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Northern Arizona’s Live Music Scene Hard Hit By COVID-19

Orpheum Theater

The live music industry has been hit hard by the coronavirus pandemic. With virtually all shows and tours cancelled revenue has come to a halt for thousands of promoters across the country. One of northern Arizona’s biggest music venues, the Orpheum Theater, was having a banner year with sold out shows and packed calendar. But the economic shutdown forced managers to layoff dozens of full and part-time employees. The Orpheum has now joined other independent venues across the country to advocate for their industry. KNAU’s Ryan Heinsius spoke with Orpheum owner Charles Smith and GM Susan Walter about how they’re planning for the future of live music.

Ryan Heinsius: The Orpheum has joined the National Independent Venue Association. What is it and what are you hoping to achieve?

Susan Walter: Yeah, we have become a member along with almost 1,200 other independent music venues throughout the country. They were created within weeks after COVID-19 shut down the industry. It’s unique where competitors, other venues are banding together to kind of take this cause to Washington. They are hoping for revisions in the 4.0 CARES Act that will be coming out soon that will try to redirect modifications to the loans, to the payroll protection program. They’re looking for tax relief. It’s been a great network just to reach our local and state representatives to ask them to help support this legislation. So we’re asking everyone, our local municipalities, our fans, to reach out and let people know how dire this is for the independent music scene.

Credit Molly Baker/Orpheum Theater
Elizabeth Cook performs to a packed house at the Orpheum Theater in 2019.

RH: Obviously live music is so often synonymous with large gatherings. Do you worry that even when the rest of the economy is up and running again that venues will still be feeling the effects of closures and COVID-19?

Charles Smith: I do see it as a prolonged and staged approach to getting back to business as normal, and I do feel that because of the pandemic that we will be as an industry, small venues and larger venues will be the last to recover from this.

SW: We usually have a 1,000-person capacity but we’re anticipating only being able to reopen with a much smaller capacity where we can social distance our ticket lines, our bar lines. We’ll have to kind of really pivot our protocols toward that. How do we reopen safely, because that is our priority. How do we make people feel comfortable?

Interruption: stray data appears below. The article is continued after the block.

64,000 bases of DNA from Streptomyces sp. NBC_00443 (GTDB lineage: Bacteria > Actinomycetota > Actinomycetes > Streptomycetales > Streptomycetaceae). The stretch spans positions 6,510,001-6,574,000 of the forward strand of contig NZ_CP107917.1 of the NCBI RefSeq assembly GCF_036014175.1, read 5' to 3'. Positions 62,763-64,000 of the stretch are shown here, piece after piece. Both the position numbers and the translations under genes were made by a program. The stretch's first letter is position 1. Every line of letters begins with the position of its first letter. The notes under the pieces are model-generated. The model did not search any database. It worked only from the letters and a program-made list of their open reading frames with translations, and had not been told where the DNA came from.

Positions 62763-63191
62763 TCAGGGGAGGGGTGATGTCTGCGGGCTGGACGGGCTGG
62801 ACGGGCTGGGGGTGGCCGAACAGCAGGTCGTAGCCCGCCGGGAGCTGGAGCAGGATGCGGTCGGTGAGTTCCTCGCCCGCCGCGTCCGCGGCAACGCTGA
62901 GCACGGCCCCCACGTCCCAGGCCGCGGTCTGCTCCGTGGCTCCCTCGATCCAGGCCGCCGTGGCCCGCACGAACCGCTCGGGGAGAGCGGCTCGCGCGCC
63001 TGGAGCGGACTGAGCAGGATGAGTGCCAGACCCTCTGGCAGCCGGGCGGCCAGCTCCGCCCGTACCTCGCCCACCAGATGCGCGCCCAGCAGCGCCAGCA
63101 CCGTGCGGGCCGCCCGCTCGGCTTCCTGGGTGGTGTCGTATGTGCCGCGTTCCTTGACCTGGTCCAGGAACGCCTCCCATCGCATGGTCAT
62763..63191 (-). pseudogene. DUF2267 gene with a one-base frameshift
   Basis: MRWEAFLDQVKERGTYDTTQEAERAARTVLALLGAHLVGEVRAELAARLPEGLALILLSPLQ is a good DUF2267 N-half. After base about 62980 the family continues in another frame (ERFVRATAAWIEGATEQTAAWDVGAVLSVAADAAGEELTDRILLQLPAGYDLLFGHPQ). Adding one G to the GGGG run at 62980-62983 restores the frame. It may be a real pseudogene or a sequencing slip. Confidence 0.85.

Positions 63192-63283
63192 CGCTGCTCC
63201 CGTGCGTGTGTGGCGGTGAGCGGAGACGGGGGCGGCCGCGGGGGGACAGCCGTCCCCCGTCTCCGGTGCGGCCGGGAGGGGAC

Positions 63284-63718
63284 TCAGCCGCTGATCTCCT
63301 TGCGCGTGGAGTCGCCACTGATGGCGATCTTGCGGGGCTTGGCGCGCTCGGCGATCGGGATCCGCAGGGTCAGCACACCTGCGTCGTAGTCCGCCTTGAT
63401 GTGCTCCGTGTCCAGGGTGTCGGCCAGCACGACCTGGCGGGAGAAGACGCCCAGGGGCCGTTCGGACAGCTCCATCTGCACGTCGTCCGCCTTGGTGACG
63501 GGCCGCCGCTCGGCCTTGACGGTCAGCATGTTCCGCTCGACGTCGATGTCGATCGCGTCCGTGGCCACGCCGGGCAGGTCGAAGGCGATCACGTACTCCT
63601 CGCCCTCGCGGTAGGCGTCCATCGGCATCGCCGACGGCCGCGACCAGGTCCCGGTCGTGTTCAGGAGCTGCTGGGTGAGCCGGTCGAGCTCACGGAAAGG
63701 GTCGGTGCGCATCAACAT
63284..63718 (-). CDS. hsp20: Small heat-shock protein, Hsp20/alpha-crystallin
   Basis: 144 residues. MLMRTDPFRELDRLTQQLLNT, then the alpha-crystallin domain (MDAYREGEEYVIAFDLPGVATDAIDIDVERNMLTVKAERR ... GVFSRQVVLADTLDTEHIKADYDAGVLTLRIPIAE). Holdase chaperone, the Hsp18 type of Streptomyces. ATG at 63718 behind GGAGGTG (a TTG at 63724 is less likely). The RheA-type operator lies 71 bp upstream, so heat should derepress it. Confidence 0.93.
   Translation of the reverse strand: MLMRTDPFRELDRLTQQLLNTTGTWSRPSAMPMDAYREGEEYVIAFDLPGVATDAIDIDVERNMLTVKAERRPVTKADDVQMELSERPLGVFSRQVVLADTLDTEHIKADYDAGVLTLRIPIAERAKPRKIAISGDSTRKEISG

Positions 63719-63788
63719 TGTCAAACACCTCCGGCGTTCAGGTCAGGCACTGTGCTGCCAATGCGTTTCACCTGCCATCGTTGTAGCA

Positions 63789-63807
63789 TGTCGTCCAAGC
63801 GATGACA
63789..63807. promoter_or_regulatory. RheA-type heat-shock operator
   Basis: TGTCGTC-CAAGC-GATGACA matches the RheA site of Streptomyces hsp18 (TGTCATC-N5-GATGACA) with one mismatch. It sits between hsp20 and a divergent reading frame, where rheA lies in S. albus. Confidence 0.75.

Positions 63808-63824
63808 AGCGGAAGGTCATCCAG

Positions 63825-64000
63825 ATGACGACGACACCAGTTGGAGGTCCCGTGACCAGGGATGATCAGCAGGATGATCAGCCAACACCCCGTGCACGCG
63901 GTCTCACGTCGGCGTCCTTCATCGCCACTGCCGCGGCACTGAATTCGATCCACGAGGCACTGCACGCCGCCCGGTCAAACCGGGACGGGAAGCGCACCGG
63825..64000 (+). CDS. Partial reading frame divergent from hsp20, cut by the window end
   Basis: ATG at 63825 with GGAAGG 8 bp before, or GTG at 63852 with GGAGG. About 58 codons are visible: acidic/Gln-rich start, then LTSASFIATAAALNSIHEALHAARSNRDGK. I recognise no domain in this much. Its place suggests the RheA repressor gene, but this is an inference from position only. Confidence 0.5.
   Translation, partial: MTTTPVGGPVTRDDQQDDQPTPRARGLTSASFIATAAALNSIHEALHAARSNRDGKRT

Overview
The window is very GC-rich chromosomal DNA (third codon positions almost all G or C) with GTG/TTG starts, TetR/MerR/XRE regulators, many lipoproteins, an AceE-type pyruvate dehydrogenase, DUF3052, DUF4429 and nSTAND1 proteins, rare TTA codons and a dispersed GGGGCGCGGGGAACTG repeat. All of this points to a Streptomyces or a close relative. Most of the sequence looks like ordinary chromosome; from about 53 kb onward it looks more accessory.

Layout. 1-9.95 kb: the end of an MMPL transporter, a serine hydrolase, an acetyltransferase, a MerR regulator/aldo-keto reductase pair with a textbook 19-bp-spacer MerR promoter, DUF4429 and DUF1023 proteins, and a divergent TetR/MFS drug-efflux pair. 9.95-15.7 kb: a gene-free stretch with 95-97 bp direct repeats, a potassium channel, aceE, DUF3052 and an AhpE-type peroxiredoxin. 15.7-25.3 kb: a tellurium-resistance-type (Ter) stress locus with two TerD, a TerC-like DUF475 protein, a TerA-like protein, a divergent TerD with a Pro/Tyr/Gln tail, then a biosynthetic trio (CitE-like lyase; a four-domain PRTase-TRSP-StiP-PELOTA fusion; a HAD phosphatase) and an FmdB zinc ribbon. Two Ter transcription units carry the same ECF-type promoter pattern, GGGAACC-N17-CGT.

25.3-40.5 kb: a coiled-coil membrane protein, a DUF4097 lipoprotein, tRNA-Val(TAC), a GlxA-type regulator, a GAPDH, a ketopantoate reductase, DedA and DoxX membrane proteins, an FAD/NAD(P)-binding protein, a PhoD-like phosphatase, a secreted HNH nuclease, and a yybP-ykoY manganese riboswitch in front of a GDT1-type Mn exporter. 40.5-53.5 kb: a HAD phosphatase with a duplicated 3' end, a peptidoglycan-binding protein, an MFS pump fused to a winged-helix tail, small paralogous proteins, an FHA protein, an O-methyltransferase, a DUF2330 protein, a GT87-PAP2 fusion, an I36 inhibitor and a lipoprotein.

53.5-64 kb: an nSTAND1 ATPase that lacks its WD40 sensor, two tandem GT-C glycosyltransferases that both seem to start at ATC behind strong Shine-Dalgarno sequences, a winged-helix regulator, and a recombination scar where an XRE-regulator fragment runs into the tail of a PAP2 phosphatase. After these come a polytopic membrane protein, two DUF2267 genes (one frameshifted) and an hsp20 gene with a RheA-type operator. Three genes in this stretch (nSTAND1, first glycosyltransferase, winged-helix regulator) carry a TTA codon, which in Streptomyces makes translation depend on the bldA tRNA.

RH: Could we see a scenario where the theater reopens and there’s this surge of interest in live music because people had been without it and kind of had it taken away? Could a renewed appreciation of live music be in the works?

SW: I definitely believe that pretty much with all my heart, especially in a town like Flagstaff. They’re expecting that we might lose out on some demographics, whether that’s the older demographic that just isn’t feeling it’s safe to come out. But they also fully expect young people to be one of the biggest demographics to come back hard. And in general in our market with the passion of the music lovers in Flagstaff we sure hope so, and that’s why we want to do our part to make it safe, keep the music flowing and hope that people respond to it.

RH: What have you been doing at the Orpheum to try to fill that live music void?

CS: We’ve started a live webcast series we have every Saturday through May and then working on June. And this isn’t necessarily to generate much revenue. It’s more just to keep our presence in the community known. We’ve involved local artists to be on our stage, to play on our PA and be broadcast via Facebook Live. Really, the point is to make the community aware of the fact that we’re just lying low.

SW: Yeah, we’re saying this is just set break.

This week's live webcast from the Orpheum Theater stage features Flagstaff band Sci-Fi Country Sat, May 9 at 8 p.m. More info is on the theater's website.

Ryan Heinsius joined the KNAU newsroom as executive producer in 2013 and was named news director and managing editor in 2024. As a reporter, he has covered a broad range of stories from local, state and tribal politics to education, economy, energy and public lands issues, and frequently interviews internationally known and regional musicians. Ryan is an Edward R. Murrow Award winner and a Public Media Journalists Association Award winner, and a frequent contributor to NPR's Morning Edition, All Things Considered and national newscast.
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